Guest column submitted by U.S. Senators Mike Crapo and Jim Risch
A typical family of four will get a $2,059 tax cut. Lower-middle and middle income families can save time and money on tax preparation due to the near doubling of the standard deduction and other simplifications. According to more than 100 economists, “economic growth will accelerate” under the tax relief legislation passed by Congress, which will give Americans access to higher wages, greater job opportunities and a more vibrant economy. There is no need to take our word for all of this; just look at your W-2 paycheck starting in February and you will see more take home pay. We were proud to support these and more reforms for all Idahoans:
Lower Taxes for All Americans—Americans in every income group will see significant reductions, not increases, in their tax burden, with those in lower-middle and middle-income categories seeing the greatest percentage reduction, according to the Joint Committee on Taxation, the official revenue scorekeeper for Congress. Lower income earners will continue to pay zero percent and those with children will see a larger tax credit of $1,400 per child from the government. The Tax Foundation also analyzed the effects of tax reform on various model families with different incomes and found “a reduction in tax liability for every scenario we modeled, with some of the largest cuts accruing to moderate-income families with children.”
New Jobs and Growth—The National Taxpayers Union finds tax reform will create hundreds of thousands of new jobs. The Tax Foundation estimates 1.5 percent higher wages and 339,000 new jobs. In a recent survey by the National Association of Manufacturers, almost 54 percent of small and large manufacturers said they would hire more workers, and nearly half said they would increase employee wages and benefits as a result of tax reform.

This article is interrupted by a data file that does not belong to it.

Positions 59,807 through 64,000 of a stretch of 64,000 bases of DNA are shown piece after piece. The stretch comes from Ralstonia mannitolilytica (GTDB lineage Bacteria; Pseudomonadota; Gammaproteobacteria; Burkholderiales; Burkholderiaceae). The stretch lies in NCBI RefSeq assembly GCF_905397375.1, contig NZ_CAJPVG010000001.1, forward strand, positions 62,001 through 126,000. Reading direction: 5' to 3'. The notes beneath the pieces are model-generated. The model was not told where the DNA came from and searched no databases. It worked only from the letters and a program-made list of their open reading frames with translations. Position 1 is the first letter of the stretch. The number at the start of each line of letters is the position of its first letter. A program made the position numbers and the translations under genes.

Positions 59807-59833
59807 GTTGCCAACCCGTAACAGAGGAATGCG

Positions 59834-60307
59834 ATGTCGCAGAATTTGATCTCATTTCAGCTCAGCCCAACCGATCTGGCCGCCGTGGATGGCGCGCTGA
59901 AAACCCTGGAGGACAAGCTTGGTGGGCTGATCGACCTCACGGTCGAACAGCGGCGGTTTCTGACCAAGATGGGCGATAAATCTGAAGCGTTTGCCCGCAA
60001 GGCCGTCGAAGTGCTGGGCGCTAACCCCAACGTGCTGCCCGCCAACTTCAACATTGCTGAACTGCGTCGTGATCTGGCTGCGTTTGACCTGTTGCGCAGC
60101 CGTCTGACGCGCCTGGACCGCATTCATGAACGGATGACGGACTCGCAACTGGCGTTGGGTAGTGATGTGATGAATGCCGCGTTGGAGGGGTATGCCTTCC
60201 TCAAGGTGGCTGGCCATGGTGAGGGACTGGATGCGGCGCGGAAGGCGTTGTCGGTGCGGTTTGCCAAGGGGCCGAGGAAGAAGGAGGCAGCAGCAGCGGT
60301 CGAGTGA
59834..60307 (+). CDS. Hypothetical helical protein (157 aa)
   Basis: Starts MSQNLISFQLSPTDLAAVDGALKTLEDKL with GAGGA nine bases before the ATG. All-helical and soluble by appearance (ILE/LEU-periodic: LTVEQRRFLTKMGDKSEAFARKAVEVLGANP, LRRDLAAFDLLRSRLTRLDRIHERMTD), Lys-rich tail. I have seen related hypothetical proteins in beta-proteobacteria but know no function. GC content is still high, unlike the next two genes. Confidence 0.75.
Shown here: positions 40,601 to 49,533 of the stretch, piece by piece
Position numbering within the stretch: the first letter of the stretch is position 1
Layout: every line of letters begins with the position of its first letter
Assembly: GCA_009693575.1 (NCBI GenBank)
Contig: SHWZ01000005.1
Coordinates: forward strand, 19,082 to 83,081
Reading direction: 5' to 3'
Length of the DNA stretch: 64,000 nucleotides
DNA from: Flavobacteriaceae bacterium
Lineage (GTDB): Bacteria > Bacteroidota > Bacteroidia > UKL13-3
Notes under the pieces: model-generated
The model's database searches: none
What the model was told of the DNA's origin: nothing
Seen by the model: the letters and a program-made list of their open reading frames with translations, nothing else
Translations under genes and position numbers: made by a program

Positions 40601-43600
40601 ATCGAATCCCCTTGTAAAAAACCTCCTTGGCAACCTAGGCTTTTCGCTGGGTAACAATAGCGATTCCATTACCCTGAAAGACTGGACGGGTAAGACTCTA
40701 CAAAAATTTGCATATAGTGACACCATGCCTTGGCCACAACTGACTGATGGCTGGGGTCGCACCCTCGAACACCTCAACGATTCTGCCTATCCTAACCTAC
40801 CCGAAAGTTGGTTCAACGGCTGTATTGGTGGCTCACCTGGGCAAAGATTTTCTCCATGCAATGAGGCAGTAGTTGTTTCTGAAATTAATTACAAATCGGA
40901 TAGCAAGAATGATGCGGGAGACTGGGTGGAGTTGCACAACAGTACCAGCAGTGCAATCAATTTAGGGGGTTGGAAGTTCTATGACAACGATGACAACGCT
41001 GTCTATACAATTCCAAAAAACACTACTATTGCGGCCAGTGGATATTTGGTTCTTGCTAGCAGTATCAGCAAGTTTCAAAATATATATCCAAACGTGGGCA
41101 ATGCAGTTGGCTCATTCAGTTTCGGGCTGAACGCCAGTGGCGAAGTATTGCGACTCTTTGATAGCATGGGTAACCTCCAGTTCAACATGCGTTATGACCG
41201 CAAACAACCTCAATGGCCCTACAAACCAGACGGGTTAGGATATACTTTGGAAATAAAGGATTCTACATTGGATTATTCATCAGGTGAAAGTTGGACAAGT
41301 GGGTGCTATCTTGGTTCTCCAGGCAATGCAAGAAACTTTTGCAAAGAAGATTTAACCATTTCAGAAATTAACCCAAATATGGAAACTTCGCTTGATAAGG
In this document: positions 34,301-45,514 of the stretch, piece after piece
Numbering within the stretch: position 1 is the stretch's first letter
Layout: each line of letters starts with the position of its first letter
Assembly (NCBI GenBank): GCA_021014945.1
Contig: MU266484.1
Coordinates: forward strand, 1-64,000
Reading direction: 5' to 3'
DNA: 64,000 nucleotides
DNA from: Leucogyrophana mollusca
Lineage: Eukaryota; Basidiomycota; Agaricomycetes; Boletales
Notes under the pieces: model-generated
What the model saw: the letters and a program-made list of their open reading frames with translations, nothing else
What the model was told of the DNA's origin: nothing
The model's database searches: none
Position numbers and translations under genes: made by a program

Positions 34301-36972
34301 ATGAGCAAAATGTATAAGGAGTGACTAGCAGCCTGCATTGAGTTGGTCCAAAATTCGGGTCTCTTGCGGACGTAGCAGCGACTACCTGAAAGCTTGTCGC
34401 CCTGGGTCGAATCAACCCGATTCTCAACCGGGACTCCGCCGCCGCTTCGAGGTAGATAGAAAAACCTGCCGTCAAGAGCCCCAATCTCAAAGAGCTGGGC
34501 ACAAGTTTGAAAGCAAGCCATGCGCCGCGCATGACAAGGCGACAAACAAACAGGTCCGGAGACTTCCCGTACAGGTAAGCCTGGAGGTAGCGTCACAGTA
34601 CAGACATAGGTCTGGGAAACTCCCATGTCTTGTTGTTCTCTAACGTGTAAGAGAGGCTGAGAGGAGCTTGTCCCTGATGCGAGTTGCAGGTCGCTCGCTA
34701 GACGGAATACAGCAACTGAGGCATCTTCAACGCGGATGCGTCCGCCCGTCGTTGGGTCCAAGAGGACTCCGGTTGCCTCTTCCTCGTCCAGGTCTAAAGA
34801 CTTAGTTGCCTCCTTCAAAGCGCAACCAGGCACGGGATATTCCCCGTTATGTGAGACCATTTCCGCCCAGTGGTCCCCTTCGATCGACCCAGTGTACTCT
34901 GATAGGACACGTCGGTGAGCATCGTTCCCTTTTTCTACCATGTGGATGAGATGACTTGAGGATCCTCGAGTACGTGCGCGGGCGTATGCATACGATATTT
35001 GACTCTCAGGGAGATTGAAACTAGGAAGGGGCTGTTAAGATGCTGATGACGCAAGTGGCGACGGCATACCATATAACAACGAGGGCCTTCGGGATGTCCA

Deficit Reduction— Not surprisingly, the estimates delivered by liberals and the national media have vastly understated the strong economic growth expected because archaic congressional rules require flawed static modeling instead of dynamic scoring. Dynamic scoring takes into account behavioral changes like how the policy affects jobs, wages and investments when estimating revenue. Static scoring doesn’t allow for that. To support that claim, the Treasury Department estimates that taking into account tax reform and other economic policies, revenues will increase by $1.8 trillion over ten years with only an annual 2.9 percent economic growth rate; it can and will be higher than that. Growth of 2.4 percent would make the legislation revenue neutral.
Improved Competitiveness—American businesses are taxed at the highest rate in the industrialized world. This has resulted in 4,700 companies leaving the U.S. in the past 13 years, according to the Business Roundtable. The tax relief legislation reverses that trend, creating a more competitive tax code that better enables capital formation resulting in new companies being formed, staying here and expanding job opportunities. The Council of Economic Advisers reports significantly reducing the tax burden on American businesses would increase average household income in the U.S. by, “very conservatively $4,000 annually.”
If we do nothing, the Congressional Budget Office has projected that our economy would struggle along at just 1.9 percent annual growth for the next decade, well below our historic average. This stagnates wages and wealth creation and is simply unacceptable. If we want to balance our budget, provide the necessary resources for our national defense and protect our safety net programs from looming insolvency, we need an economy growing at more than that measly rate. Historically, growth has been over three percent in every decade but one since WWII. We are Americans, we can do that again! We all want our country to be strong. We all want Americans to be able to keep more of their hard-earned income. The tax relief passed by Congress will reshape our tax policy to the benefit of the American people and help make the United States more competitive.
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